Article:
Ron Jeffries Profile picture
Jul 24, 2018 15 tweets 3 min read Twitter logo Read on Twitter
So I was thinking about #noestimates. I'd think we could agree that IF estimates were not needed, we would not use them, because waste. (If not I have something interesting to learn.) And WHEN they're not needed, we'd not use them, I should think?
Now I want to suggest that estimates are /always/ waste. They are not product (I hope) so they are automatically waste. We should want to get rid of them on those grounds.
Now I am somewhat bemused by people actually arguing FOR estimates, rather than saying "well, they are waste, but unfortunately they are often necessary, so we should be good at them". Maybe someone will explain that to me. But that's not my point.
Since they are waste, if they are not necessary, surely we all would like to get rid of them, save only the people whose job it is to produce estimates. Their hands are not clean and we'll ignore them.

Now I want to tell you a story.
On C3, we estimated all stories in days. (After a while, I think we went to points. If we did, I'm sorry now.) And we kept track of how many days / points we got done in an iteration, and next time we planned, we'd add up the points on the desired stories.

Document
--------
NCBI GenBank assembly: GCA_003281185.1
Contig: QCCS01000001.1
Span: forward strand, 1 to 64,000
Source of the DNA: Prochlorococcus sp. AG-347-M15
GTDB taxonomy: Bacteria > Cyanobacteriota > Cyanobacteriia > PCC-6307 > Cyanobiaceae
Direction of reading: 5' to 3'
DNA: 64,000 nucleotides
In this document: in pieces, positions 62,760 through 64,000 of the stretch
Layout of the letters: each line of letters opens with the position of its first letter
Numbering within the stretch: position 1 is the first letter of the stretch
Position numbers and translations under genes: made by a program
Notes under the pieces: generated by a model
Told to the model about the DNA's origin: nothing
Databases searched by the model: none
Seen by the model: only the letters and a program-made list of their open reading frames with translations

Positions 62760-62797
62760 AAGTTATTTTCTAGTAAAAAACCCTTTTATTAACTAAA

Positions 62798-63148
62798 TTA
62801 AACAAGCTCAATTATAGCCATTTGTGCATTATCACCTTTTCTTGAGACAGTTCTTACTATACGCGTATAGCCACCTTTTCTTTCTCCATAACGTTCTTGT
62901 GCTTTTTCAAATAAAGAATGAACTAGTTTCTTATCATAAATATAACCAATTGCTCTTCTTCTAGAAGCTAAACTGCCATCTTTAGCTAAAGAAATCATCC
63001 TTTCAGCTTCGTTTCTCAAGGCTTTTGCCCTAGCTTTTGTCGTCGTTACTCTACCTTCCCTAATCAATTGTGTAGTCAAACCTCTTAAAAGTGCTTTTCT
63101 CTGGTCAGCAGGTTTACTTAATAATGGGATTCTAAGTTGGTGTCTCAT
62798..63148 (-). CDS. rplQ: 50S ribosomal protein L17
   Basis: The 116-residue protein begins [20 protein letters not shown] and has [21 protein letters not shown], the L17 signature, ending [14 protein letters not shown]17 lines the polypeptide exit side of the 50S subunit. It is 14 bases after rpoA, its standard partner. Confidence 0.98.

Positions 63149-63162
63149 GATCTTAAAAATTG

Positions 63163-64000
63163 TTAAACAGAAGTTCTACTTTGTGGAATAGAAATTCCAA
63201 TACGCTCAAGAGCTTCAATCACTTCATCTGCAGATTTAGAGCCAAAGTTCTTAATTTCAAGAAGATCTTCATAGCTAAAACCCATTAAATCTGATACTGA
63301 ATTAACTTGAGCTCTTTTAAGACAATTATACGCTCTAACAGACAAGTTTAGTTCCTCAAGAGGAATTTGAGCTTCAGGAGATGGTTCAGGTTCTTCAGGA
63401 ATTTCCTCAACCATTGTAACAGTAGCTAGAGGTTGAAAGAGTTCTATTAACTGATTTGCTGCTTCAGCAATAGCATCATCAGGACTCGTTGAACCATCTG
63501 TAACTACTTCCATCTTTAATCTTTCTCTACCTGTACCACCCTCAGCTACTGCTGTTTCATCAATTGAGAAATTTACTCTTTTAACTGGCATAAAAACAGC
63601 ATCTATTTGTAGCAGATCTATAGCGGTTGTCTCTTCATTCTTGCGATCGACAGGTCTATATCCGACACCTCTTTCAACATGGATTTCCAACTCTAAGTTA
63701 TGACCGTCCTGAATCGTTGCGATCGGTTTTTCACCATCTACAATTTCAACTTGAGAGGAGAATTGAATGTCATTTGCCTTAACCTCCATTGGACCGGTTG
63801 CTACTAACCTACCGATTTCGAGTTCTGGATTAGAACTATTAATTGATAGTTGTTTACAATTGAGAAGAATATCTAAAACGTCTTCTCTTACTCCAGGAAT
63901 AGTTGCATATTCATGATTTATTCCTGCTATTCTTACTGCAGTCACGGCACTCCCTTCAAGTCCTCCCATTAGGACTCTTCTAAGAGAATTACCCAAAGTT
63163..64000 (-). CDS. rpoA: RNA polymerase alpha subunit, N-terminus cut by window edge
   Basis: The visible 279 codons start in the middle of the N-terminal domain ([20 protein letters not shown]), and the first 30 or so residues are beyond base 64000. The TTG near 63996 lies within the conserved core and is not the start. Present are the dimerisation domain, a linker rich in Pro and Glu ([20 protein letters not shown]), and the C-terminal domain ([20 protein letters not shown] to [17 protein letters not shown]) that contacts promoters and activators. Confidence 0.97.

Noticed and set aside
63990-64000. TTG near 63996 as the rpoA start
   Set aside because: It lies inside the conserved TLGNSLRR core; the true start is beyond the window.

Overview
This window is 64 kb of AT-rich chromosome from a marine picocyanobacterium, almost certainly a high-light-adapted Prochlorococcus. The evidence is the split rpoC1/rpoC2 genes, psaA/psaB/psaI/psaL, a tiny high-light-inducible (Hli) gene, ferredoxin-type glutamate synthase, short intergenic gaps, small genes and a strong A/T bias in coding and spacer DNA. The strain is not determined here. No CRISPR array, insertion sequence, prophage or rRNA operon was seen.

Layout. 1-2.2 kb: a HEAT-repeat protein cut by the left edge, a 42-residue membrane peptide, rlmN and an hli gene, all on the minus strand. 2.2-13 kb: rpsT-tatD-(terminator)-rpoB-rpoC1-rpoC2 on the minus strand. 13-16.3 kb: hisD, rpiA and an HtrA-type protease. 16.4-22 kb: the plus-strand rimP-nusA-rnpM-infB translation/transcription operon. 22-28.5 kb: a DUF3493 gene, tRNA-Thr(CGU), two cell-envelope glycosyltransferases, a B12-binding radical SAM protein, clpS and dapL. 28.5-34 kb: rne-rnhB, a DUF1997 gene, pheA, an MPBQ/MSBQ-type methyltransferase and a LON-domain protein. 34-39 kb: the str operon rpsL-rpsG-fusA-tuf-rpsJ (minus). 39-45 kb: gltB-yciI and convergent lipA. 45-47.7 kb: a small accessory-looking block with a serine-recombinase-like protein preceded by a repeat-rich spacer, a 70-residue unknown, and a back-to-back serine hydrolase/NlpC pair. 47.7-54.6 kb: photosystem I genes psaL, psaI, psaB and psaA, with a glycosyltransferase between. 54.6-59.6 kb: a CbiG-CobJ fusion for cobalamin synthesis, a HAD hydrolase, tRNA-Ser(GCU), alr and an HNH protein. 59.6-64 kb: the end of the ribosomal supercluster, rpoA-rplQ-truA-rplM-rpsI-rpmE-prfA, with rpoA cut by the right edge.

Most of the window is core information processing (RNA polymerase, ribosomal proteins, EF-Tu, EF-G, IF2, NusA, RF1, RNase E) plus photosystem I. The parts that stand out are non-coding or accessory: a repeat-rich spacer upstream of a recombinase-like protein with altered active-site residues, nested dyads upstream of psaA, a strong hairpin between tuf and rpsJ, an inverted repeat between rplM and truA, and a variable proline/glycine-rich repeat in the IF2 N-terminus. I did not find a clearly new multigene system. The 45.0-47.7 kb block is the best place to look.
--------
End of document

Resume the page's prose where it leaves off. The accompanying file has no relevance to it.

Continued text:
We'd sign up for /about/ that many. Sometimes less, if we felt the stories were actually harder than when we estimated, or if someone with special knowledge was away, or if there were all hands meetings, or whatever.
We (usually) had a pretty healthy situation, and so it (usually) went pretty well. If we were a little optimistic, the Yesterday's Weather would adjust it, and if we could identify why we fell short, we'd improve something. It was all pretty good.